Monday, July 19, 2010
Tuesday Trivia Tie in #21 Martini Glass
Welcome to Tuesday Trivia Tie-in, where I invite and encourage everyone to join, with a post about something they find interesting.
My posts are usually about one of the ties in my collection, but yours can be about anything!I only ask that you include some little known information that relates to your topic.
Today's tie is one of the ties I got in my bargain adventure at the indoor flea market back in January, that started this whole thing. You can read about that here.
It is a Ralph Marlin Design, from 1997, the height of the wild design on neckties era. It is titled simply: Martini Glass. It's pretty easy to see how it got its' name:
Being raised in a non-drinking environment, alcohol was foreign to me until recently, and, I have to admit that I have never developed a fondness for a martini, but I did find some information that you may find interesting.
The true history of the martini is a mystery!
There are differing arguments as to who was the first to create the Martini.
Many who claim or have been reported to have created the first Martini have varying recipes and names; none of which exactly fit the Martini recipe that exists today.
The modern day Dry Martini consists of Gin and a varying amount of dry white Vermouth (season to taste). An olive, a twist, or a cocktail onion are all acceptable as a garnish.
The most detailed historical claim begins with a cocktail named the Martinez which was created around 1862. This particular drink of the time called for 4 parts red, sweet Vermouth to 1 part Gin, garnished with a cherry. The first version included aromatic bitters and Old Tom Gin, which was very sweet and incorporated a strong Juniper flavor. The transformation into what is considered a modern Martini happened gradually. First the Old Tom Gin was replaced with London Dry. Orange Bitters took the place of the aromatic bitters. Aficionados began to replace the red Vermouth with a white, dry Vermouth. The proportions of the drink eventually became equal parts and soon the Dry Martini appeared, olive included.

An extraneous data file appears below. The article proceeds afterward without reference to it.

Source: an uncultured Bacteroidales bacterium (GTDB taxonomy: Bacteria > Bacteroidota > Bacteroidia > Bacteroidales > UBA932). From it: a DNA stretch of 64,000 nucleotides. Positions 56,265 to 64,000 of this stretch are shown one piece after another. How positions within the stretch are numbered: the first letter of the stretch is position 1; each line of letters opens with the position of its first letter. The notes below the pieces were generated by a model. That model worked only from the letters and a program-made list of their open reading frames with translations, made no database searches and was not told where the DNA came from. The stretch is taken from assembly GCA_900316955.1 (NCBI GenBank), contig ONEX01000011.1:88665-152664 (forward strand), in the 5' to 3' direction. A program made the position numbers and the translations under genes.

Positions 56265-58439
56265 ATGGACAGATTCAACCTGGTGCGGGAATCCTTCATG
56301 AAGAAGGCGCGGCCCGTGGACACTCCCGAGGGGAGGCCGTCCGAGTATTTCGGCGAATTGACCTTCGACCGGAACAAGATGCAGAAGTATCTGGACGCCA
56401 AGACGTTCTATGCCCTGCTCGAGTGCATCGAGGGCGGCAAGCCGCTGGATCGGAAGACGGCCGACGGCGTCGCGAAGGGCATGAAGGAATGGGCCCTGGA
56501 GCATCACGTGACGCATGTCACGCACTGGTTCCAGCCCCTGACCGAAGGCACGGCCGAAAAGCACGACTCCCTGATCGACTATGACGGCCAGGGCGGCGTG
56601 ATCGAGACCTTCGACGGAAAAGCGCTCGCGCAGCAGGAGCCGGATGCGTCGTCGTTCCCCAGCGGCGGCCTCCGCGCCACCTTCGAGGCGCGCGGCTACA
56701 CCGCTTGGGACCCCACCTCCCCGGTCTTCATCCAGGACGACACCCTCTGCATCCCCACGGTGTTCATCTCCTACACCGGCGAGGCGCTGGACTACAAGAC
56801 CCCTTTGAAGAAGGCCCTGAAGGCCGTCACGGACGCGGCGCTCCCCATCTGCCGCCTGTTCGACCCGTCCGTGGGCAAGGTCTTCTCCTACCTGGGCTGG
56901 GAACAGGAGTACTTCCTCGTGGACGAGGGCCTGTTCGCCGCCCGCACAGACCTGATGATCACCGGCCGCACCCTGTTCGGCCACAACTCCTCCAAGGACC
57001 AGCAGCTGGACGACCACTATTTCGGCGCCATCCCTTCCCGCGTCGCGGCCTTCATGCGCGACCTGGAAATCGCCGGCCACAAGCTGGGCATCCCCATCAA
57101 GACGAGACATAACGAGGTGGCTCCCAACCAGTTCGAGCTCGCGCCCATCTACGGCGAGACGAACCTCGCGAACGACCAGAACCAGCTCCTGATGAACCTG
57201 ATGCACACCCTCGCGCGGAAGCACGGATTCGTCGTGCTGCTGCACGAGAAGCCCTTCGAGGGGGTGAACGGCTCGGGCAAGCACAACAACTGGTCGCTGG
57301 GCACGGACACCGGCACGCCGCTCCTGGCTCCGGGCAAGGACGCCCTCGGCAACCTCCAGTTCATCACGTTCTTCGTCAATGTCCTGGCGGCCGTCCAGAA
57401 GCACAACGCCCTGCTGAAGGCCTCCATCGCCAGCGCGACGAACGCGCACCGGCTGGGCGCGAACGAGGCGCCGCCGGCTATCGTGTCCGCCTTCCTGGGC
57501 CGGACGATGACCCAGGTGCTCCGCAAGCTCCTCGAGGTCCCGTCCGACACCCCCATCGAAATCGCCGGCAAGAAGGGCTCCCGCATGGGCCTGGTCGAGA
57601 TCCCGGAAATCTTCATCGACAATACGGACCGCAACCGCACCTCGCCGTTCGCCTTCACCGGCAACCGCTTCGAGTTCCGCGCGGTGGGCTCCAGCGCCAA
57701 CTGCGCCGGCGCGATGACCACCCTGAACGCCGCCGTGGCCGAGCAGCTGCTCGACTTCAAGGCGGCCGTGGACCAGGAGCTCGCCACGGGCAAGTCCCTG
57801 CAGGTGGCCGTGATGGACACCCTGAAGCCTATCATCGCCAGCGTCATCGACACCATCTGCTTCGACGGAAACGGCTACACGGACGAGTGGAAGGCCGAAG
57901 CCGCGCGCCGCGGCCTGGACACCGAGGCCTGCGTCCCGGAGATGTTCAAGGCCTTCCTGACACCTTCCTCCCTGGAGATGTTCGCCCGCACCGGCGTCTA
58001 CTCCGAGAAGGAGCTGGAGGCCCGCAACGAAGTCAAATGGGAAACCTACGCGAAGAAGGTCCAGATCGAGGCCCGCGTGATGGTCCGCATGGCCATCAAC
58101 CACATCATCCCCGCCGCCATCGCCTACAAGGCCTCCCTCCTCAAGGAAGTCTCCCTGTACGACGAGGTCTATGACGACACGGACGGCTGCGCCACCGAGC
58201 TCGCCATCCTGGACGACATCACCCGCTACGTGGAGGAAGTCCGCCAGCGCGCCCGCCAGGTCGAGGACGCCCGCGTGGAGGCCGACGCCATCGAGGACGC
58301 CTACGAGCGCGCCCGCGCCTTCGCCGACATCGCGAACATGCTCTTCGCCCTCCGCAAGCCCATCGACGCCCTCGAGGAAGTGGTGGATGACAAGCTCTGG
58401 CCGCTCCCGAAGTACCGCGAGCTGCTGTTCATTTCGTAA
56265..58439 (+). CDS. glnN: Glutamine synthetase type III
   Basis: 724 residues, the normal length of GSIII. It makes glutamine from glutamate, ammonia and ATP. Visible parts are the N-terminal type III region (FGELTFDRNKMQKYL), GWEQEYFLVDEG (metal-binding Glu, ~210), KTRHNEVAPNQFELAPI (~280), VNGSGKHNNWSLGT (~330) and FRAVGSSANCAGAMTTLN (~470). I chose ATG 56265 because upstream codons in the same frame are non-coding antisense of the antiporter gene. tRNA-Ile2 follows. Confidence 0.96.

If you don't like that story, here are some more:
In 1870 at Julio Richelieu's saloon in Martinez, California a small drink was mixed for visiting miner. Julio placed an olive in the glass before handing it to the man, then named it after his town. Martinez, California continues to hold claim as the birth place of the Martini.
There is a story that claims the drinks name came from the Martini and Henry rifle used by the British army in 1871. The hook was that both the rifle and the drink "shared a strong kick."
1888, was the magical year that the word Martini was first mentioned. Martini appeared in the "New and Improved Illustrated Bartending Manual."
Regardless of the true origin, the quest for the perfect Martini will no doubt continue. Martini bars continue to hit the scene -- and variations of the Martini abound. In the new millennium, it seems that anything presented in a Martini glass is considered to be a Martini.
So, if someone invites you to join them for a Ben and Jerry's Chocolate and Cream Martini, don't stop and question whether or not it is really a martini, just grab a spoon and enjoy!
I'll take whipped cream on mine!
Now it's your turn, add you link below, Be sure and link to your post and not your main blog and join me each Tuesday for Tuesday Trivia Tie-in, where readers are invited to share trivia and show off their treasures.